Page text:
Ruger Stock Study: Making Money out of Lemons

As someone who works with law enforcement for my day job, it’s getting hard to watch the news.  Between Dallas and Baton Rouge and the overall distaste for law enforcement in general, it’s just too sad.  The amazing thing is how they feel about all of the hate.  I’ve asked a few of them, “How do you wake up every day, put on the badge, and go to work?  Aren’t you scared?”  They all answer the same way.  Yeah, they’re scared, but now more than ever, they need to wear the badge.  With all of the hate and violence, they feel the need to try and protect our communities with even more fervor.  It baffled me to hear that over and over.  It’s why I could never do their job.

As sad as I find all of these anti-LEO sentiments, I would be remiss to not at least identify potential movements in the stock market because of them.  News media can drive stock movements in either direction (Want proof?  Here’s how I made 32% on the Brexit).  If you do some research on Google Trends you can see that as Obama prepared to take office, search topics related to guns started to increase.  Coincidentally, the share price for Ruger ($RGR) and Smith & Wesson ($SWHC), along with their trading volume, increased drastically.  Gun stocks, and other home-security type stocks benefitted greatly from the idea that Obama was “coming to take our guns!”

Currently, because of all the violence and shootings going on in the country, I’m contemplating buying some Ruger shares (or possibly some other gun stock) and would like to share my thoughts with my readers.


Ruger is by far largest manufacturer of firearms in America.  Perhaps because of that, they’ve enjoyed the largest percentage gain in price since Obama’s inauguration in January of 2009.  Check it out, below is a 10-year graph of $RGR.

Ruger 10 Year Stock History

Ruger 10 Year Stock History

What you’re seeing there is over 700% growth!  Ruger also began to pay dividends in May of ’09; something they had not done in over three years.  Shareholders were seeing the green. As for what’s going on today, this is a 3-month view of Ruger shares:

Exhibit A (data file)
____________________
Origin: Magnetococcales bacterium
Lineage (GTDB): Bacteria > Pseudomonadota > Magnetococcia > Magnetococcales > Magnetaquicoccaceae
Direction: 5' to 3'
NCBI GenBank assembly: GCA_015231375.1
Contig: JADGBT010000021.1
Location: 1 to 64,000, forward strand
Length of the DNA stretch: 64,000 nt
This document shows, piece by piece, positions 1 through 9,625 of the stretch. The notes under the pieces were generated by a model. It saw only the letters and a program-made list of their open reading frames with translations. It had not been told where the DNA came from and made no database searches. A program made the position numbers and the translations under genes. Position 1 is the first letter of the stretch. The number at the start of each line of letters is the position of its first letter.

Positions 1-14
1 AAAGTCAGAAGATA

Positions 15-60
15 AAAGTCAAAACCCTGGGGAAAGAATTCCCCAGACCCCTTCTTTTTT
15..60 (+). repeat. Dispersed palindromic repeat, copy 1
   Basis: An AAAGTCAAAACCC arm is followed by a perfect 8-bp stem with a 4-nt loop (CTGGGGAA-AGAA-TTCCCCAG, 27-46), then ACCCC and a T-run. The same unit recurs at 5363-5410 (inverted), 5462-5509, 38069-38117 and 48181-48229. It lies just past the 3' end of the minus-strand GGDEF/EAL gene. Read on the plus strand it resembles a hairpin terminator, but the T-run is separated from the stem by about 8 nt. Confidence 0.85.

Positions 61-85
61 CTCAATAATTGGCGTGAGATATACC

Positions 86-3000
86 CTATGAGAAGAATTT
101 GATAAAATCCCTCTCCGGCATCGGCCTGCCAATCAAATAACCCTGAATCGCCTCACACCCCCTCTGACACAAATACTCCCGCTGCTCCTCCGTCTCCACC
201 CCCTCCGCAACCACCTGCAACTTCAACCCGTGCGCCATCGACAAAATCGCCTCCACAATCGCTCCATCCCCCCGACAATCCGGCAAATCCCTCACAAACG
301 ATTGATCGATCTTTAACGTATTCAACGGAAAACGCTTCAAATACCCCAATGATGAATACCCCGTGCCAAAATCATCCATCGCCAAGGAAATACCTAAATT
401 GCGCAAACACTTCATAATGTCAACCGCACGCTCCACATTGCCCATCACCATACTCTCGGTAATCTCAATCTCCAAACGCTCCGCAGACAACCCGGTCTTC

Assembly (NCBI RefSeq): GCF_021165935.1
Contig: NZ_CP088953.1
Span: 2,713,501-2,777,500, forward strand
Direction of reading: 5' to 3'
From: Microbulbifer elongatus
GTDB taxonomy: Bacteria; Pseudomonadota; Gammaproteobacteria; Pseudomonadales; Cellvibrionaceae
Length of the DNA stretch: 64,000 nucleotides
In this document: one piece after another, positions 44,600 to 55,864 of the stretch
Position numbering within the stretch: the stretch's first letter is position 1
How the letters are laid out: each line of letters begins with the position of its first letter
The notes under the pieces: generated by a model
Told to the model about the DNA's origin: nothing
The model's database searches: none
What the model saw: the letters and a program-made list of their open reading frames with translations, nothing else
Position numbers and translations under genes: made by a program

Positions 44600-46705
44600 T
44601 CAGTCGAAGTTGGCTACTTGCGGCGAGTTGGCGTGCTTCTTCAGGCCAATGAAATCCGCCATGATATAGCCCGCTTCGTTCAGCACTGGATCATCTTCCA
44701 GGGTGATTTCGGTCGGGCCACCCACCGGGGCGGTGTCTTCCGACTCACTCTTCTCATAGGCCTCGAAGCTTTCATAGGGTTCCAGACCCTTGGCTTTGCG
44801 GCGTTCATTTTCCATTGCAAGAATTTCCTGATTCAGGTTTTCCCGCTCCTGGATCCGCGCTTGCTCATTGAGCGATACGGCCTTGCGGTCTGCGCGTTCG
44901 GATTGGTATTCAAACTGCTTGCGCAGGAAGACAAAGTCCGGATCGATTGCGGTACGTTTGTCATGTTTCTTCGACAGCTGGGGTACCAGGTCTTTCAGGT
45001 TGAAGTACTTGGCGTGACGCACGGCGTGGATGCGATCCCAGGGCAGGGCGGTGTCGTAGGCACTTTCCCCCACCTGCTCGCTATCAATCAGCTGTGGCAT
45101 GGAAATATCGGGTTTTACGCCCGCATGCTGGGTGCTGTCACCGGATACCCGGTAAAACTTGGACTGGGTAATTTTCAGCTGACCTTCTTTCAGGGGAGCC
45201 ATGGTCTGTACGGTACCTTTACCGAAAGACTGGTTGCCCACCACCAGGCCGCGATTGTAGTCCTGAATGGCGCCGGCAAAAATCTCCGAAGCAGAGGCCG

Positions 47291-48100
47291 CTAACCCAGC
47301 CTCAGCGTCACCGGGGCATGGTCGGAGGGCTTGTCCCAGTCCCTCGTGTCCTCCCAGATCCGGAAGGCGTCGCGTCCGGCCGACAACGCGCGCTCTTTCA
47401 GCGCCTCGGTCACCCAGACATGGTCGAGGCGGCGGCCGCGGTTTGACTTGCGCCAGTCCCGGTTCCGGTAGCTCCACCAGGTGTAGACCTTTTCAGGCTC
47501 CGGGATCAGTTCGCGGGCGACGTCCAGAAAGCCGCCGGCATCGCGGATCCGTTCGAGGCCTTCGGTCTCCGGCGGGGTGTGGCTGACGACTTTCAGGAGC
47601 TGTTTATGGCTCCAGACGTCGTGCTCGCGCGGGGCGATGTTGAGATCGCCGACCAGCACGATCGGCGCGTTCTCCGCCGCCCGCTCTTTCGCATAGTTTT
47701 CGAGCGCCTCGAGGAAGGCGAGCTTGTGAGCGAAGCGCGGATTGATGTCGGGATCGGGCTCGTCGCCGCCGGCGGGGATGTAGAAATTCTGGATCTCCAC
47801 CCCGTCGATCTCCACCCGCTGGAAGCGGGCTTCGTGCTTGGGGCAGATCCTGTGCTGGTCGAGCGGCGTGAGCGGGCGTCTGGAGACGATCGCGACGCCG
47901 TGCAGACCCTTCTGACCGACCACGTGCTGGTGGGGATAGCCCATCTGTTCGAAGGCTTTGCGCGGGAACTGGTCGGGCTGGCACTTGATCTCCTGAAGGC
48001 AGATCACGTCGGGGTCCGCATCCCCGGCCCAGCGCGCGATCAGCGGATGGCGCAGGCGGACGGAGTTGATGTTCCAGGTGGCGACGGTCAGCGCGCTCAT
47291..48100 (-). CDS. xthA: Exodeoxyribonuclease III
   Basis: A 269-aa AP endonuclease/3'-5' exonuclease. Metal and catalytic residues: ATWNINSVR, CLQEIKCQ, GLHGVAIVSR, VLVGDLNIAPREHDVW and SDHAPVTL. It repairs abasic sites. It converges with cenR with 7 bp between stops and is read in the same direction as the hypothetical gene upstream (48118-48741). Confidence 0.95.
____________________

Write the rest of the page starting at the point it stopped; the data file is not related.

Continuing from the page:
Ruger 3 Month Stock History

Ruger 3 Month Stock History

As you can see, they’ve traded as high as $70.30 and as low as $57.25.  It looks as if the stock faces some resistance at $68 to go higher.  However, this last run may have shattered that.  This was a fairly large and quick run from $60 to $68, I wouldn’t be surprised to see Ruger drop down a bit.  If it can manage to get back down to the $64 range, I would be interested in buying.

Conversely, if it hasn’t topped out yet and manages to hit $70, I would look to buy a speculative put (that means I’m buying the right, but not the obligation to sell a stock at a specified price).  I would try and get my sale price near $70.  That way, if the stock does end up dropping down like I think it might, I could buy it at whatever price the current market is (let’s say $64) and then exercise my option.  By exercising, I could then sell my stock at $70, even though the market is trading at $64.  If I’m wrong though, and the stock never drops down, my option expires worthless and I’ve wasted money.  The upside to that, is I only lose the premium I paid which might be around $300 as opposed to buying the stock and holding the risk of it dropping unexpectedly.

Those are the two plays I’m considering for Ruger.  I considered Smith & Wesson; however, they’re in the middle of a large rally and I don’t want to bet that the rally is over.  If I buy in now, and try to “beat the market”, I’ll probably lose and get stuck selling in the downturn in price.  I could also try a speculative put here, but again, I’m not sure the rally has topped out.  Thus, I’m relegated to the sidelines, watching and waiting for more clear signs that surge is over, and will soon start dropping.

The Takeaway

I don’t trade gun stocks a lot.  Mainly because when they’re having a great year, it means some terrible things are going on in the real world.  I trade stocks to have fun and make some money.  Not to profit off of sadness.  However, being in law enforcement, I can’t get away from these stories so I might as well make a few bucks.

Do you agree with my analysis?  Which way do you think Ruger will go?  Personally, I’m leaning towards the stock dropping down to my preferred price before raising again.  Let me know what you think in the comments below!  Also, don’t forget to like me on Facebook!  Here’s the link!  If you would prefer some more cost-saving discussion, check out my article on how I slashed my phone bill.


Disclaimer – Cash Flow Celt does not, at this time, own any of the stocks mentioned in this article.  However, if market conditions are conducive, CFC may purchase interest in any of the companies aforementioned.  This article is not intended to be marketing or investment advice.  Please consult a licensed professional when discussing the purchase and sale of stocks in your portfolio.

Cash Flow Celt

I'm just a local business and finance nerd looking to help people get educated about small business, marketing, and personal finance! I write about anything and everything that I can tie into those themes. I'm also Central Florida's only Kilted Realtor, so I write about Real Estate too! Check out my About Me page to see the origins of Cash Flow Celt.

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